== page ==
It’s been a while, but I’ve posted a new version of COM4J. COM4J is a library that lets you talk to Windows COM components. Unlike similar libraries lika jacob, which makes you feel like you are working with reflection, COM4J is designed to work with type-safe annotated interfaces, which makes you feel like you are working with Java libraries. COM4J is also built on top of vtable invocation, not on IDispatch, so it can work with components without the dual interface support (boy those words bring back memories!)
I use this library in Jenkins, among other places, to provide a better native integration.
The major change in this version is that it finally has 64bit Java support. The original work was contributed in 2011, but I’ve never cut a release out of it officially. It contains a number of bug fixes, additional conversions support. The code is now on GitHub, and the website is moved to here.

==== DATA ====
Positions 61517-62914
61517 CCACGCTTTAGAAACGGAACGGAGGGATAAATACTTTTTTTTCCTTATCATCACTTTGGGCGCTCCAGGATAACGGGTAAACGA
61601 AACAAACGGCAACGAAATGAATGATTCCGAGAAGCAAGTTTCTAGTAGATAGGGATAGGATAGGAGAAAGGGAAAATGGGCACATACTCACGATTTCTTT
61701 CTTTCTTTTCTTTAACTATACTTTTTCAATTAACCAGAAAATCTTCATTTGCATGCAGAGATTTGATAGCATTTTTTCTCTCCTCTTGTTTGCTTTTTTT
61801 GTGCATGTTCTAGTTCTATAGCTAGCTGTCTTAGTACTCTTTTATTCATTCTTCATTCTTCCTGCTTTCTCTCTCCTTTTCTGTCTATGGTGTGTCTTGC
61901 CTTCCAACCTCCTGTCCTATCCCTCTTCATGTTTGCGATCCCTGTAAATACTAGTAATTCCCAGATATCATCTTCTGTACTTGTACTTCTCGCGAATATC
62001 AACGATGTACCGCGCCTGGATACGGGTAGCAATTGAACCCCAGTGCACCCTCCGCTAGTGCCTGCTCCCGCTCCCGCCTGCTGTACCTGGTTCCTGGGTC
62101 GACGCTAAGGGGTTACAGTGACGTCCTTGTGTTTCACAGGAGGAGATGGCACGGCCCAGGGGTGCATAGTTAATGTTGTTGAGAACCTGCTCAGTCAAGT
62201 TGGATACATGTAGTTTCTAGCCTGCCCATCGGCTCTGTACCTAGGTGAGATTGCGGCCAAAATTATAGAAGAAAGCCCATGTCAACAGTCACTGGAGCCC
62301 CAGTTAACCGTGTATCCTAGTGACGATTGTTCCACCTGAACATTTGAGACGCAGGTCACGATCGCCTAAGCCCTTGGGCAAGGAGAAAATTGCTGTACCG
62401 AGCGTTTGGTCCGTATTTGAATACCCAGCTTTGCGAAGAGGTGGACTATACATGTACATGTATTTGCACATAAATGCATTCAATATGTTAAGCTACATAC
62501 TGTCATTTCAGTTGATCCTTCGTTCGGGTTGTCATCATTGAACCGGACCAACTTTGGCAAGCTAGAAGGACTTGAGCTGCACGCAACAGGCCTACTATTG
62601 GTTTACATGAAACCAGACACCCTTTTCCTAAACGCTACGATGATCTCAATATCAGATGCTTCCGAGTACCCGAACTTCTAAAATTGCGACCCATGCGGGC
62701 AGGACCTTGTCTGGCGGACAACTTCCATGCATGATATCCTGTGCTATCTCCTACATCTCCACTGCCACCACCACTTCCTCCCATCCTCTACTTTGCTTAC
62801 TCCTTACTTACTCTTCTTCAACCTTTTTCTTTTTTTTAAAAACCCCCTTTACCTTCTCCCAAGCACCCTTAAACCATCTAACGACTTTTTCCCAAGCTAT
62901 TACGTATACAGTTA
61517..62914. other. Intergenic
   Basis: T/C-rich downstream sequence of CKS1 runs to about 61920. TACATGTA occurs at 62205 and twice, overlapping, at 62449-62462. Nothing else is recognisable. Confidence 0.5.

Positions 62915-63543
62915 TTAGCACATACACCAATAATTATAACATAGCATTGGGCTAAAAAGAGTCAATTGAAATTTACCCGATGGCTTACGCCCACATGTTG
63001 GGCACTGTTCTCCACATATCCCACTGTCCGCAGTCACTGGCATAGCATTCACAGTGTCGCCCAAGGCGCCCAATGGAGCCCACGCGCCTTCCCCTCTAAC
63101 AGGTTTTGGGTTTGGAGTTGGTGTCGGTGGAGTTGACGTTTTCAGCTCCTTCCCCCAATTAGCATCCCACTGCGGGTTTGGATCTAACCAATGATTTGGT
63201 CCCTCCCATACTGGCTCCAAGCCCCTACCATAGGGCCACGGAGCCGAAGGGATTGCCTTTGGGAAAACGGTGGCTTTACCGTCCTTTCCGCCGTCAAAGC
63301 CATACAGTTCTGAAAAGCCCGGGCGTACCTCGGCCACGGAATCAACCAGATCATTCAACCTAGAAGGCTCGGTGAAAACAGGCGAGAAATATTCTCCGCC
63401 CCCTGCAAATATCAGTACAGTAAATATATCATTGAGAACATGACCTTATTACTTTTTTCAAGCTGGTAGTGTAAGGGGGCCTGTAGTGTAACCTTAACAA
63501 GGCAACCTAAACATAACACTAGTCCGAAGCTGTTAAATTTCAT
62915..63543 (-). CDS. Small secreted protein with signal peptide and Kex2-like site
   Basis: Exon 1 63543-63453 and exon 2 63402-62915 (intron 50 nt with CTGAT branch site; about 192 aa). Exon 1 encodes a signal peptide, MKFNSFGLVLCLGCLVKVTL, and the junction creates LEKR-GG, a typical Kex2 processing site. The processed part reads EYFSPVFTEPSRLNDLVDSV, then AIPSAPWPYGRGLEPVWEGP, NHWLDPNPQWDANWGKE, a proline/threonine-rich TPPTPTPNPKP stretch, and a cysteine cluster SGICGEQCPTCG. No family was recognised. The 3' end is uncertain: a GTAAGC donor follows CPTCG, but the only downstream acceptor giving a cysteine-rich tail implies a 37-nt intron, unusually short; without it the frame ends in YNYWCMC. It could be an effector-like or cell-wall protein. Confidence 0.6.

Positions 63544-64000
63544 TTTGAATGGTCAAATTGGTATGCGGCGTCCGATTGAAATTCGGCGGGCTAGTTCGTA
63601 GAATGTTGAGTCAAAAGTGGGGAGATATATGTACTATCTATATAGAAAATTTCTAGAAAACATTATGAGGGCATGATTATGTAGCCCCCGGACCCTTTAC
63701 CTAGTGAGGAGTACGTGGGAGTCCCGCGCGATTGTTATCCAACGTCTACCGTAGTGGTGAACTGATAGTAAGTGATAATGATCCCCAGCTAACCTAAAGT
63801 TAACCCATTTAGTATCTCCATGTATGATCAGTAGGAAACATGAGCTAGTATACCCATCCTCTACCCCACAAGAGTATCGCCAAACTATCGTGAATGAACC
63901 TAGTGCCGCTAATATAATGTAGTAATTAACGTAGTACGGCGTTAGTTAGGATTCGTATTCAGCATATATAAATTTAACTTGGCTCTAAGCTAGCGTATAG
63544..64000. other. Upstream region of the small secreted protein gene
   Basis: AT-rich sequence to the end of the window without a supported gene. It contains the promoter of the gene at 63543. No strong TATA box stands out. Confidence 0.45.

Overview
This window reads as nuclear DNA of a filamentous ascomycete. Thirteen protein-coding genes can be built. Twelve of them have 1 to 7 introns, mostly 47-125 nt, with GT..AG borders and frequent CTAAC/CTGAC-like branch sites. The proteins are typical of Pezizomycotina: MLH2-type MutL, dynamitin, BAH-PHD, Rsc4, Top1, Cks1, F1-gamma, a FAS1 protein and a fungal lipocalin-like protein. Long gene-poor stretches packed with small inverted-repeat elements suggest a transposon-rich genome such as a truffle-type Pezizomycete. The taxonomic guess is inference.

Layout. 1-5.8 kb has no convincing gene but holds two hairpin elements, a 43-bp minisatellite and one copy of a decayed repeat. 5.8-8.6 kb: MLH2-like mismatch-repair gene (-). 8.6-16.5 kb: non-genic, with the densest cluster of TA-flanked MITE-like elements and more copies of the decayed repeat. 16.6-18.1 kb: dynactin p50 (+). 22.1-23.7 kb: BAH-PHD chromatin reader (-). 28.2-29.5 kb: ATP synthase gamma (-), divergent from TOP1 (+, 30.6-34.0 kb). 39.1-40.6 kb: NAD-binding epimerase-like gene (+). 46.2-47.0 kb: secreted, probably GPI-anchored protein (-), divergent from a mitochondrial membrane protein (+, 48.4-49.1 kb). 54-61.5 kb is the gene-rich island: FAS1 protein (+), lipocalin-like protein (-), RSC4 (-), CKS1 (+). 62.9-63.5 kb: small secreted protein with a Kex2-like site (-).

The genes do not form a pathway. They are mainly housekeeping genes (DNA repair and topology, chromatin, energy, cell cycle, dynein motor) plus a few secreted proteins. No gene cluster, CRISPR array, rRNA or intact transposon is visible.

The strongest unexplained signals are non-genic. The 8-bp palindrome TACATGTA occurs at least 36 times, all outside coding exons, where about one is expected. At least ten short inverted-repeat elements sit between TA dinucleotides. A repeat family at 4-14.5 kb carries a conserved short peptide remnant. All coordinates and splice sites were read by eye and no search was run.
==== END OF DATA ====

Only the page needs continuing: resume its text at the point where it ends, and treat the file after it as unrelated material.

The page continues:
Today’s project of the day is a little tool that checks problems in your package names that can bite you on Windows.
For backward compatibility with MS-DOS (which had ended its life more than 15 years ago!), Windows doesn’t allow you to create files/directories of certain names, such as “AUX” or “PRN” (see Microsoft Knowledge Base.)
This can bite those of us who develop on Unix — when you accidentally create a file or a directory of this name (say in the package name), it’ll be all right for you, but your colleagues who use Windows will not be able to build them. Worse yet, if none of your colleagues use Windows either, this problem can get unnoticed until you ship/test the code.
So I wrote a little tool that proactively checks for this problem. It’s an annotation processor that kicks in automatically, so you just need to add it in your classpath when you compile your source files. If you use a build system that can handle transitive dependencies (such as Gradle or Maven), you just need to use it in one of your libraries, and all the code that uses your library also benefits from this check.
My hats off to Microsoft for their rigorous commitment to the backward compatibility, and just one more reason why you should be always testing your Java program on multiple platforms…